[0001] This application claims priority to U.S. Provisional Application No. 61/098,489, filed September 19, 2008, and U.S. Provisional Application No. 61/101,503, filed September 30, 2008, the contents of these applications being incorporated entirely herein by reference.

BACKGROUND OF THE INVENTION

Field of the Invention

[0002] The invention pertains to the field of keratoplasty and, more particularly, to the operation of a device configured to treat one or more eye disorders by applying energy in multiple steps to cause corrective reshaping of an eye feature.

Description of Related Art

[0003] A variety of disorders, such as myopia, hyperopia, and presbyopia, involve refractive disorders in the eye. For example, with myopia, the shape of the cornea causes the refractive power of an eye to be too great and images to be focused in front of the retina, affecting visualization of far objects. Meanwhile, hyperopia is a refractive condition characterized by a flattened corneal curvature or short eyeball that focuses light to a point behind the retina and prevents visualization of near objects.

[0004] In addition to glasses and contact lenses, invasive surgical procedures, such as laser-assisted in-situ keratomileusis (LASIK), may be employed to reshape the cornea to treat disorders, such as myopia and hyperopia. Such surgical procedures, however, typically require a healing period after surgery. In addition, such surgical procedures may result in complications, such as problems related to the lamellar flap or dry eye syndrome caused by the severing of corneal nerves. Moreover, LASIK is an ablative, subtractive procedure and, as such, is not ideal for treating hyperopia, because steepening the cornea to treat hyperopia requires the removal of a substantial amount of peripheral tissue.

[0005] Conductive keratoplasty (CK), the current surgical standard of care for hyperopia treatment, is an invasive procedure that involves applying low-level, radio frequency (RF) energy through needle electrodes placed in a circular pattern on the outer part of the cornea. The RF energy causes corneal fibers to shrink where applied, causing central steepening of the cornea. CK does not necessitate tissue removal but suffers from limits to the predictability of the outcomes and the durability of the results, in addition to the possibility of astigmatism induction from improper electrode placement.

[0006] Unlike hyperopia and myopia which are refractive dysfunctions caused by eyeball geometry and corneal shape, presbyopia is a refractive disorder that is caused by age-related changes in the crystalline lens and results in the loss of accommodation, i.e., an impaired ability to focus on near objects. In addition to glasses and contact lenses, three main surgical methods exist for the treatment of this disorder: (1) multifocal intraocular lenses (MIOLs), (2) monovision treatment employing LASIK or CK, and (3) multifocal LASIK (PresbyLASIK). The latter two are variations on refractive surgeries in current practice, while the former is the replacement of the natural lens with an artificial alternative.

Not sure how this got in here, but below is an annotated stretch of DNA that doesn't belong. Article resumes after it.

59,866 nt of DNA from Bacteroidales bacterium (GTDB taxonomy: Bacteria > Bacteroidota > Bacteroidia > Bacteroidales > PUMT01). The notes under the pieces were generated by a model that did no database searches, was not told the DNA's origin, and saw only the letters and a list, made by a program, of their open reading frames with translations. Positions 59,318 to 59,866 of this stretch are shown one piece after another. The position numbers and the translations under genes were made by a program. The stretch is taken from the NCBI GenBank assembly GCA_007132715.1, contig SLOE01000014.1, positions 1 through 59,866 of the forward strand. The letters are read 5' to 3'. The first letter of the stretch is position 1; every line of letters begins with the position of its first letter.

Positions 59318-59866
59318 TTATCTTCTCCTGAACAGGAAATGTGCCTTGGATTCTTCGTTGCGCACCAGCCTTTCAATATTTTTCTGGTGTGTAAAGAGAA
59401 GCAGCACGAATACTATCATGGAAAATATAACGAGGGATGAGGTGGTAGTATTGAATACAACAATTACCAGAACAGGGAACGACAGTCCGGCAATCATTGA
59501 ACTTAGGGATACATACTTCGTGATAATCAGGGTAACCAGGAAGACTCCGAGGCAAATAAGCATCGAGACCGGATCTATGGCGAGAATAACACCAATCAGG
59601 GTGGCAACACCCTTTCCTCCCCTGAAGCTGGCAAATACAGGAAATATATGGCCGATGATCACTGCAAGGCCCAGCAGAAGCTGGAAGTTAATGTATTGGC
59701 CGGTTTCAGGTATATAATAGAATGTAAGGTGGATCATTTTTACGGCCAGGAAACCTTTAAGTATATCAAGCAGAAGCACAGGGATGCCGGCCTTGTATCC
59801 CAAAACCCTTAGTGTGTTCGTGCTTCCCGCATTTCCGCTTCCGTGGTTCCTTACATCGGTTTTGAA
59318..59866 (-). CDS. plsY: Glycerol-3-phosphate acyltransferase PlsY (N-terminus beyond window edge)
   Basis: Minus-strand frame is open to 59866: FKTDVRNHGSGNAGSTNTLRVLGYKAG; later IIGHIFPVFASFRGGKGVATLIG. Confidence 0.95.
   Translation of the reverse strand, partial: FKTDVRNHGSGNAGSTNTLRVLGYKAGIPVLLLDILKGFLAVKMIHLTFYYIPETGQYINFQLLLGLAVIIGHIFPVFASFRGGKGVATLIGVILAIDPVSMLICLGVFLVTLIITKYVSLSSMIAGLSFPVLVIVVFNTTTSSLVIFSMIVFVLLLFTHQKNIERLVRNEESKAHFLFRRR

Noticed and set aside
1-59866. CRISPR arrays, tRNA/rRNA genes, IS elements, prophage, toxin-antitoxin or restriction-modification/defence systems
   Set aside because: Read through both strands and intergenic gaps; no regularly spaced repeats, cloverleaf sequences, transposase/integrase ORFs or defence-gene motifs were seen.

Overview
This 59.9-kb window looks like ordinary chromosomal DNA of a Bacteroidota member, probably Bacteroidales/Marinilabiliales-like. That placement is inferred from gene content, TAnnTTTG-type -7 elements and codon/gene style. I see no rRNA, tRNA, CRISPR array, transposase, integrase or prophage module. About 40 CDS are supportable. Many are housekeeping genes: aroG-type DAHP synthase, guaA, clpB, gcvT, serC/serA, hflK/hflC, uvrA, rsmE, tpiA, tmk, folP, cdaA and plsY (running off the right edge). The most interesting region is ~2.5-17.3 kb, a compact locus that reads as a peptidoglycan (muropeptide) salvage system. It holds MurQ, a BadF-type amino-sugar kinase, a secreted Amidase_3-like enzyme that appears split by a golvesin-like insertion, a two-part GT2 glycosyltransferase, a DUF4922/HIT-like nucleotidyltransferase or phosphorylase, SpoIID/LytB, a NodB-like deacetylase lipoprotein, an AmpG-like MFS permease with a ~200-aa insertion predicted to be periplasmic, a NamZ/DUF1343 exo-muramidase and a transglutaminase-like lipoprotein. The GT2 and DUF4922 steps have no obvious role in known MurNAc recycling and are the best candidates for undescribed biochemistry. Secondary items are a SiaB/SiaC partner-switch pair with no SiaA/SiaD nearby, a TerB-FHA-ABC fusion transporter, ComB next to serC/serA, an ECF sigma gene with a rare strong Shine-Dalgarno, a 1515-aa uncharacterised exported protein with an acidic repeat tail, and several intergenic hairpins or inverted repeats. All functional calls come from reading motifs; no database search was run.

[0007] Monovision treatment provides both near and distance vision by adapting one eye for distance, usually the dominant eye, and a second eye for near vision. Both LASIK and CK may be employed for monovision treatment. The monovision approach is not without limitations, however, as not all patients tolerate having each eye focused on a different plane. Indeed, it is recommended that patients undergo careful personality screening and experience simulated monovision with contact lenses before proceeding with refractive surgery. Those who do get the treatment have a 60-70% success rate with the main limitations being problems with night driving, impairment of stereopsis, and inability to focus on objects at an intermediate distance (e.g., computer monitors). These limitations have motivated the development of multifocal correction techniques, with the aim of preserving binocular vision. [0008] The most common refractive surgery technique for bilateral multifocal correction is PresbyLASIK, a modified version of LASIK which treats presbyopia by creating both near and distance vision in a single cornea. Originally, multifocal laser ablation used photorefractive keratectomy (PRK), however, few modern approaches use this surface ablation technique anymore, with one reviewer suggesting that this is most likely due to complications with epithelial regrowth. LASIK avoids these compensatory reactions. Three different LASIK ablation profiles that induce both near and distance vision are described in the literature, each with their own advantages and disadvantages.

[0009] Transitional PresbyLASIK is characterized by an intentional decentration of the near vision zone to create a pattern reminiscent of a bifocal spectacle. However, the technique was not widely accepted by the surgical community as it required the creation of a significant vertical coma in the cornea and most surgeons were not comfortable with this approach. [0010] Central PresbyLASIK steepens the center of the cornea to provide near vision, while flattening the periphery to provide distance vision. The ablative nature of LASIK makes this approach particularly attractive as it requires the removal of the least amount of tissue. However, this technique is prone to inducing corneal aberrations. [0011] Peripheral PresbyLASIK produces the inverse zonal arrangement with distance vision through the central cornea and near vision through the periphery. This method potentially provides the greatest amount of pseudoaccomodation. However, because LASIK is subtractive, a significant amount of corneal tissue must be removed.